Dissolve a slightly heaping tablespoonful of Epsom salts in a pint of imported orange flower water (Chiris de Grasse), and add to it one tablespoonful of witch hazel. Apply with a soft linen cloth. Very refreshing in warm weather and an excellent remedy for oiliness of the skin.
Source: The Golden Age Cook Book, H. L. DwightFiled under Remedy | Tags: cloth, complexion, dwight, epsom salts, face, linen, oiliness, orange, orange flower, orange flower water, skin, witch-hazel | Comment (0)
Put a table-spoonful of linseed into a clean earthen pot or pipkin with a quart of water, and a little orange or lemon rind; boil this gently for about ten minutes, and then strain it through muslin into a jug; sweeten with honey or sugar, add the juice of a lemon, stir all together, and give this beverage to allay irritation of the chest and lungs—in the latter case, the lemon juice had better be omitted. Linseed tea in its purest form is an excellent accessory in aiding to relieve such as are afflicted with gout, gravel, etc.
Source: A Plain Cookery Book for the Working Classes, C.E. FrancatelliFiled under Remedy | Tags: chest, flax, flaxseed, francatelli, gout, gravel, honey, irritation, lemon, lemon juice, linseed, lungs, muslin, orange, pipkin, rind, sugar, tea | Comment (0)
Borax has proved a most effective remedy in certain forms of colds. In sudden hoarseness or loss of voice in public speakers or singers, from colds, relief for an hour or so may be obtained by slowly dissolving, and partially swallowing, a lump of borax the size of a garden pea, or about three or four grains held in the mouth for ten or fifteen minutes before speaking or singing. This produces a profuse secretion of saliva or “watering” of the mouth and throat, just as wetting brings back the missing notes to a flute when it is too dry.
A flannel dipped in boiling water and sprinkled with turpentine, laid on chest as quickly as possible, will relieve the most severe cold or hoarseness.
Another simple, pleasant remedy is furnished by beating up the white of one egg, adding to it the juice of one lemon, and sweetening with white sugar to taste. Take a teaspoonful from time to time. It has been known to effectually cure the ailment.
Or bake a lemon or sour orange twenty minutes in a moderate oven. When done, open at one end and take out the inside. Sweeten with sugar or molasses. This is an excellent remedy for hoarseness.
An old time and good way to relieve a cold is to go to bed and stay there, drinking nothing, not even water, for twenty-four hours, and eating as little as possible. Or go to bed, put your feet in hot mustard and water, put a bran or oatmeal poultice on the chest, take ten grains of Dover’s powder, and an hour afterwards a pint of hot gruel; in the morning, rub the body all over with a coarse towel, and take a dose of aperient medicine.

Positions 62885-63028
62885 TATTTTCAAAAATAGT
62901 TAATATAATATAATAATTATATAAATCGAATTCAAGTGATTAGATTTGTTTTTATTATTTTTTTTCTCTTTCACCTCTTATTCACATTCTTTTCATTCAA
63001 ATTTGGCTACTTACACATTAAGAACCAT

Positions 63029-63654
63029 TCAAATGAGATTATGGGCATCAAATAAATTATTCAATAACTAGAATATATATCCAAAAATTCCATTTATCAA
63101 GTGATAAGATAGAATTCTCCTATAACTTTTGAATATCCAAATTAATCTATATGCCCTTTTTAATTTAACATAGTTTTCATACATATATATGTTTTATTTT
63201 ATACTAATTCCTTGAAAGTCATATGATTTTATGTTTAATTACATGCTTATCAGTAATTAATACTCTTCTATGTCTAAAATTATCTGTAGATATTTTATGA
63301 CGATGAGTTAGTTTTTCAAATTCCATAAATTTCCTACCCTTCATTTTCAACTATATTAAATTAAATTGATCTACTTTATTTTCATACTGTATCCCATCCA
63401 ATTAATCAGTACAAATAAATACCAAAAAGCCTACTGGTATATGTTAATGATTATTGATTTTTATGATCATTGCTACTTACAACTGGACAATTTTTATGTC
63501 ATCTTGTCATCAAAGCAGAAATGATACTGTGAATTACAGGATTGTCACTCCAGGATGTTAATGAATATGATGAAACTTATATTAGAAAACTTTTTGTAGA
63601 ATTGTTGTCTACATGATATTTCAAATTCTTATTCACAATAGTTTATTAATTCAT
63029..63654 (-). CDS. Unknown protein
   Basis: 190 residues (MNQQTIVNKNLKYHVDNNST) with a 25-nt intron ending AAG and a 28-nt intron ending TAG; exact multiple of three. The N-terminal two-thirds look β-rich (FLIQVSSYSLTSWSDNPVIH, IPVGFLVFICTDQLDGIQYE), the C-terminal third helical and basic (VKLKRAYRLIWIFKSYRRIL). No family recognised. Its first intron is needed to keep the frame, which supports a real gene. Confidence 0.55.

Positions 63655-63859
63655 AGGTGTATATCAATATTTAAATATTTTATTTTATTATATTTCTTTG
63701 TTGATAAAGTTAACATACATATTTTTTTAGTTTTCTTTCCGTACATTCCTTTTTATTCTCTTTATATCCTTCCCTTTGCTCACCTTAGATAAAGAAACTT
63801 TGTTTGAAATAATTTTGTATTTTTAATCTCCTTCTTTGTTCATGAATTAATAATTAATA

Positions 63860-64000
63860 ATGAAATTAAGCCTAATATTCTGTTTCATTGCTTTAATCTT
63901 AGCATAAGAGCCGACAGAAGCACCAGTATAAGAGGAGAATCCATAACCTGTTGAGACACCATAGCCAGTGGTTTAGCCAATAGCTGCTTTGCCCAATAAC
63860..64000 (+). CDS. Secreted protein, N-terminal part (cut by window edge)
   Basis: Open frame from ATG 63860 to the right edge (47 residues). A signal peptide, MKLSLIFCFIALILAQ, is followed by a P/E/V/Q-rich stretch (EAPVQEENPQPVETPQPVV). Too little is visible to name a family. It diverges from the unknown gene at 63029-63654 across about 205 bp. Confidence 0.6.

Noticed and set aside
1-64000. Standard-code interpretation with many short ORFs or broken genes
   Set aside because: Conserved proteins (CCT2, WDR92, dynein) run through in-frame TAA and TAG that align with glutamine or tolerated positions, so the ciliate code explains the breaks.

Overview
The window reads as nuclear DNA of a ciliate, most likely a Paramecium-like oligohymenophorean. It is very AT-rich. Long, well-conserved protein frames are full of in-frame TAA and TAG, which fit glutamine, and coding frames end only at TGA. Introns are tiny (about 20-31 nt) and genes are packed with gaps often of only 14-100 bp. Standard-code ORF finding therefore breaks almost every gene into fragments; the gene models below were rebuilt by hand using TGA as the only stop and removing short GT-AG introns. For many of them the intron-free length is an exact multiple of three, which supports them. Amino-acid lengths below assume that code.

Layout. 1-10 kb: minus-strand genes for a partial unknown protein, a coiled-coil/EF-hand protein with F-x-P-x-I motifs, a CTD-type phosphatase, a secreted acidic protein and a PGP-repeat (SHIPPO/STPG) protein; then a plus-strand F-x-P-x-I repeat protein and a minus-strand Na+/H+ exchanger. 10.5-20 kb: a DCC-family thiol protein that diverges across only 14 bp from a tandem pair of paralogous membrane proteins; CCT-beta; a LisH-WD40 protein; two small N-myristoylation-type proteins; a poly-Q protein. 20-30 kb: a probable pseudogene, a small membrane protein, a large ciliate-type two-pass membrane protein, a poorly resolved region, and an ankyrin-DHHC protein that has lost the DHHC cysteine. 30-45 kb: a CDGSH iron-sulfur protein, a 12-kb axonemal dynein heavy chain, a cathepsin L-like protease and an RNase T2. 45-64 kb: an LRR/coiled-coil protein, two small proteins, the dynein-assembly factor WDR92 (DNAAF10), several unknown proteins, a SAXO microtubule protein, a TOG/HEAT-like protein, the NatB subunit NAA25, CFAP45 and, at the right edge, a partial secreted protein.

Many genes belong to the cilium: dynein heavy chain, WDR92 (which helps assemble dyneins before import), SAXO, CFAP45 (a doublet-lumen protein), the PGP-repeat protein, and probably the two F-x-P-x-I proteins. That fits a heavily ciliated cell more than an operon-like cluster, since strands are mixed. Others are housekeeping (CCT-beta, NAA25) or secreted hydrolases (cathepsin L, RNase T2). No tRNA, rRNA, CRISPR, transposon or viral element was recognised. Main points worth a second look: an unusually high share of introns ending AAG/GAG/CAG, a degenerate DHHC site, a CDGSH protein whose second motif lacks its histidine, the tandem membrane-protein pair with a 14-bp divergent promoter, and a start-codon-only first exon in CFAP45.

Violet, pennyroyal or boneset tea, is excellent to promote perspiration in case of sudden chill. Care should be taken next day not to get chilled by exposure to fresh out-door air.
Source: The White House Cookbook, F.L. GilletteFiled under Remedy | Tags: aperient, boneset, borax, bran, chill, colds, dover's powder, egg, egg white, flannel, gruel, hoarseness, lemon, molasses, mustard, oatmeal, orange, oven, pennyroyal, perspiration, poultice, sour orange, sugar, throat, turpentine, violet, whitehouse | Comment (0)
A distinguished physician once said that if his patients would make a practice of eating a couple of good oranges every morning before breakfast, from February until June, his practice would be gone. The medicinal effect of pure fruit acids is excellent upon the physical system.
Source: The Housekeeper’s Friend: A Practical CookbookFiled under Ingredient, Remedy | Tags: fruit, fruit acid, housekeeper, orange, oranges | Comment (0)
Take two oranges, and pare them very thin; then chop the peel as fine as suet, to which put two quarts of cold water, and simmer them till reduced to a pint and a half. Strain and bottle it. Of this mixture take, for three successive mornings, half a pint, which will perfectly cure the patient.
Source: Audel’s Household Helps, Hints and ReceiptsFiled under Remedy | Tags: auden, jaundice, orange, peel, suet | Comment (0)
Cinnamon seed one-half ounce, cardamon seed one-quarter of an ounce, carroway seed one-quarter of an ounce, orange peel two ounces, English gentian one ounce, camomile flowers one-half ounce. Put on to the above one quart of old rye whisky. (They must all be ground up first).
Source: The Housekeeper’s Friend: A Practical CookbookFiled under Remedy | Tags: camomile, caraway, cardamom, cardamon, carroway, chamomile, cinnamon, diarrhea, diarrhoea, gentian, housekeeper, orange, orange peel, rye, whiskey, whisky | Comment (0)
Toast thoroughly a slice of stale bread, put it in a jug, and pour over it a quart of water which has been boiled and cooled, and in two hours decant ; a small piece of orange or lemon peel put into the jug with the bread improves the flavor greatly. This forms a good drink in febrile afflictions.